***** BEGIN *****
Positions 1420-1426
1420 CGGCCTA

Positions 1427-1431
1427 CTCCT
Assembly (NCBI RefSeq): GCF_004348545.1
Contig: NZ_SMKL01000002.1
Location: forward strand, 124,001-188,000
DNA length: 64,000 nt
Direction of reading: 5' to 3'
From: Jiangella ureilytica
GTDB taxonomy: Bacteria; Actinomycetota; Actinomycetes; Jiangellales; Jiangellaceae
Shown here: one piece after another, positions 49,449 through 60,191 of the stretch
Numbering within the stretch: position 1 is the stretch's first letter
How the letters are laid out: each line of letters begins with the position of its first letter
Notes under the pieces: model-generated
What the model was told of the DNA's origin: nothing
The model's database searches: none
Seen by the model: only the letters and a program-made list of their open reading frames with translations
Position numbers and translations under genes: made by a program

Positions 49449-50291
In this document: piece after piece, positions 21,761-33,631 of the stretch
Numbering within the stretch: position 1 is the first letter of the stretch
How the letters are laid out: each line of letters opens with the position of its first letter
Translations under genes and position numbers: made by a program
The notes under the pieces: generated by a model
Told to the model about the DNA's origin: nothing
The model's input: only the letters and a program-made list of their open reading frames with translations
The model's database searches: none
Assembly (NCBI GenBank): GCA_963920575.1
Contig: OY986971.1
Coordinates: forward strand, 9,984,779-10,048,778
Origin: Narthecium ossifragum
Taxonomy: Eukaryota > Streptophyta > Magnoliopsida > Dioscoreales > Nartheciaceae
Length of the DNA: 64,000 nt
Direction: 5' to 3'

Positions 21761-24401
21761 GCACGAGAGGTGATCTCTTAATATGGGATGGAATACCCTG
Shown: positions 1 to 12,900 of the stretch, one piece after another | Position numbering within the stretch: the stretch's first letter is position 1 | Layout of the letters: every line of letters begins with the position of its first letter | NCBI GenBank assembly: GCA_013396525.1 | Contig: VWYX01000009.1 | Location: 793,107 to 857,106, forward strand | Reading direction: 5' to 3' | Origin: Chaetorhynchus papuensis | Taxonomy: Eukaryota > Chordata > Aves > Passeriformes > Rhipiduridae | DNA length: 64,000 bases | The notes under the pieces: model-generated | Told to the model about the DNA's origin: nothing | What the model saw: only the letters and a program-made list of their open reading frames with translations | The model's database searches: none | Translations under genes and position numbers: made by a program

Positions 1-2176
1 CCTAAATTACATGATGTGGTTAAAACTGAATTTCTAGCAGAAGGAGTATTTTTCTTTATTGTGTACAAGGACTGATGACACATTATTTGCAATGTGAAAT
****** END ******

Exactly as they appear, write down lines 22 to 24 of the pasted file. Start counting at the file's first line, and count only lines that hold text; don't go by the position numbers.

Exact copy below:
Numbering within the stretch: position 1 is the first letter of the stretch
How the letters are laid out: each line of letters opens with the position of its first letter
Translations under genes and position numbers: made by a program